Good Lord! It has nothing to do with being special! It is @ its core, about a kind identification we as humans feel, and about a camaraderie.I am most decidedly not a big speeder. But on perhaps 3 occaisions in nearly 30 years of nursing, and lots of nursing in ERs, i have been stopped by police, all of whom looked @ me after working an all nighter and obviously identfied and felt that cameraderie. We people who push our bodies and minds and sometimes souls to stay up 12 - 16 hours all night and meet whatever chaos that rolls in the door, over and over and over again, have a recognition and maybe respect for each other. We IDENTIFY. We identify with what 3:00am feels like with the waiting room still backed up when we feel like vomiting and climbing on a gurney as that hour has come when we are pushing the limits. And we push them night after night after night, year after year.It's really simple. Precious few people understand what it takes to turn your life upside down - what it takes out of you - what it does to your health (good studies showing RNs who work 5 years of nights significantly impact their health - significantly increased rates of heart disease, among others...)So it's pretty simple. It's about being part of a secret club that we all understand and perhaps when we run into each other there's a little "I understand" going on...There are alot of ways it could be put. And there are alot of ways (some as described by Shadowfax, and others)that we form mutually appreciateve connections with each other through our work. But I can tell you this: one morning when I was the speeder in the 55 mi zone that had switched to 45, and a cop, totally unknown to me stopped me, saw my name tag and haggard, sleepless, face above it, with the big RN/ER on it and gave me a VERY short lecture, patted me caringly on the shoulder and then said "Thank you Mrs. Blahblah" and slow down...the tears rolled down my cheeks, all the way home.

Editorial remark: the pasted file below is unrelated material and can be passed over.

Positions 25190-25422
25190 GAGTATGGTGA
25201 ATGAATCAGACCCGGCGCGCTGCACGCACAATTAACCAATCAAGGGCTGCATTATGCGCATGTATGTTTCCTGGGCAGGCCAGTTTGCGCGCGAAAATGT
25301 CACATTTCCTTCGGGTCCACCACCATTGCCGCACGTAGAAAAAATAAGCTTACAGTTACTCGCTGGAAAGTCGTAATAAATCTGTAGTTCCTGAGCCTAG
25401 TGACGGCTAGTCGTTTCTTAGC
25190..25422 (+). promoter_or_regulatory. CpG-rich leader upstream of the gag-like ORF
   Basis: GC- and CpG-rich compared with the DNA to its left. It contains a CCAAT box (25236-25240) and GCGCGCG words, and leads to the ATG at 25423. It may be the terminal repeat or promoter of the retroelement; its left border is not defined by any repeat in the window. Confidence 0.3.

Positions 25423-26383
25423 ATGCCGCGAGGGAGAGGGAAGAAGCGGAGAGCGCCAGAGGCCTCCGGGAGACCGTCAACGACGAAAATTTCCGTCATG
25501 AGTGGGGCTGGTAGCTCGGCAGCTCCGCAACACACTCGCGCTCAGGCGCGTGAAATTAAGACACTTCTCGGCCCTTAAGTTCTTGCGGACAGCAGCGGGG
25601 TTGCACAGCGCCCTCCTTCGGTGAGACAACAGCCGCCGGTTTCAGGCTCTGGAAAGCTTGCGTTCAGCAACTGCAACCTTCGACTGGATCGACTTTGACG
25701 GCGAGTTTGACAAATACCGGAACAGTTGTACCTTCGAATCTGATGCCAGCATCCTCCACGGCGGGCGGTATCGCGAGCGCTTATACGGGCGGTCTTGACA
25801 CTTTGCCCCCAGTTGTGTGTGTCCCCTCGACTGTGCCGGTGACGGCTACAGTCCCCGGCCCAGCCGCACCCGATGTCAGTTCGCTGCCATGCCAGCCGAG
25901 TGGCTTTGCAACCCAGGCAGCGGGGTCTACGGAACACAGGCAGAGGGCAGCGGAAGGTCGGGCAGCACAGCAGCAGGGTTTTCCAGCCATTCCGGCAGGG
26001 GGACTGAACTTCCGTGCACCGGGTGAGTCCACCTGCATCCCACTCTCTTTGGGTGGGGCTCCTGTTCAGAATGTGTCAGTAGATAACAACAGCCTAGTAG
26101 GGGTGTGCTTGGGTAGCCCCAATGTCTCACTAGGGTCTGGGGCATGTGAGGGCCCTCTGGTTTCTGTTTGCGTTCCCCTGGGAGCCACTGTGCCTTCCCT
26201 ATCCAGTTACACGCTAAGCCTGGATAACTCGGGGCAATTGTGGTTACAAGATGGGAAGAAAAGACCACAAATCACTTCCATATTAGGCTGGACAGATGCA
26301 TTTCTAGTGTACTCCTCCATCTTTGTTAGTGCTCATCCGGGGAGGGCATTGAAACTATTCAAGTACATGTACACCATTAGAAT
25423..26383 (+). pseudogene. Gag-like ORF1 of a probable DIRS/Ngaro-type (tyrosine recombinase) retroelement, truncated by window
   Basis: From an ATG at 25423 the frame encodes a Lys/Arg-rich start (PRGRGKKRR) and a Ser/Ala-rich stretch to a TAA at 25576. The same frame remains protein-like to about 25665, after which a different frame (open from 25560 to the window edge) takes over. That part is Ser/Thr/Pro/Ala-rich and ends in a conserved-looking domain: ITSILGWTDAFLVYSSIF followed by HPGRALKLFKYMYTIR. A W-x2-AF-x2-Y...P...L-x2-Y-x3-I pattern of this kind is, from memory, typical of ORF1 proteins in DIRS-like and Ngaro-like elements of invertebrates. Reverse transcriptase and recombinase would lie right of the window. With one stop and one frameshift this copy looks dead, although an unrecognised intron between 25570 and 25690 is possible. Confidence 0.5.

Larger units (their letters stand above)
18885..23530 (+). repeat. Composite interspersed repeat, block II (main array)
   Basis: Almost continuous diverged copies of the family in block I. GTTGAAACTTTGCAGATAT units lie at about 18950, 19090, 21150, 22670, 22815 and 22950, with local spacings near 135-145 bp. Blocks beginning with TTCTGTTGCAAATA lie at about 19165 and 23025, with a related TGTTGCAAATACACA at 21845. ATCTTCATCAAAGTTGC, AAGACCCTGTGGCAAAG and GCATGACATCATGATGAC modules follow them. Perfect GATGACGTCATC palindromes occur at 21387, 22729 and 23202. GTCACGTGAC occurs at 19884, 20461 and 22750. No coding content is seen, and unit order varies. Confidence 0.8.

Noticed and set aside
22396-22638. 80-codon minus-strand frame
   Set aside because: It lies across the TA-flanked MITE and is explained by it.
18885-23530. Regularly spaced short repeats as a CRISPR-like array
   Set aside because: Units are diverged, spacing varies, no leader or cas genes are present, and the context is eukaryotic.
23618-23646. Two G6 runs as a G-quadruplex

Fordo said...

To the last anonymous poster, RN. Well said.

Anonymous said...

I've heard from other lawyers that at least in this area, lawyers on their way to court don't get ticketed by police. I know colleagues who have flashed a bar card to escape a ticket.

My solution is simple. My bar card stays in my wallet. I'm not going to ask to get out of a ticket because of who I am.

Anonymous said...

I think all speeders should be treated equally. I don't see everyone else is served by ER docs and cops being friends. To the extent that tickets contribute to municipal revenues, we all pay higher taxes when some frequent speeders don't have to pay.

I also don't know why you think the cop should have felt "guilty" about giving you a speeding ticket.

This is an odd post.

Anonymous said...

What should he have sat and thought about is what I want to know? How he didn't give you special consideration because you're an ER doc?

Everyone has a job to do. you're no more special than anyone else. Don't kid yourself.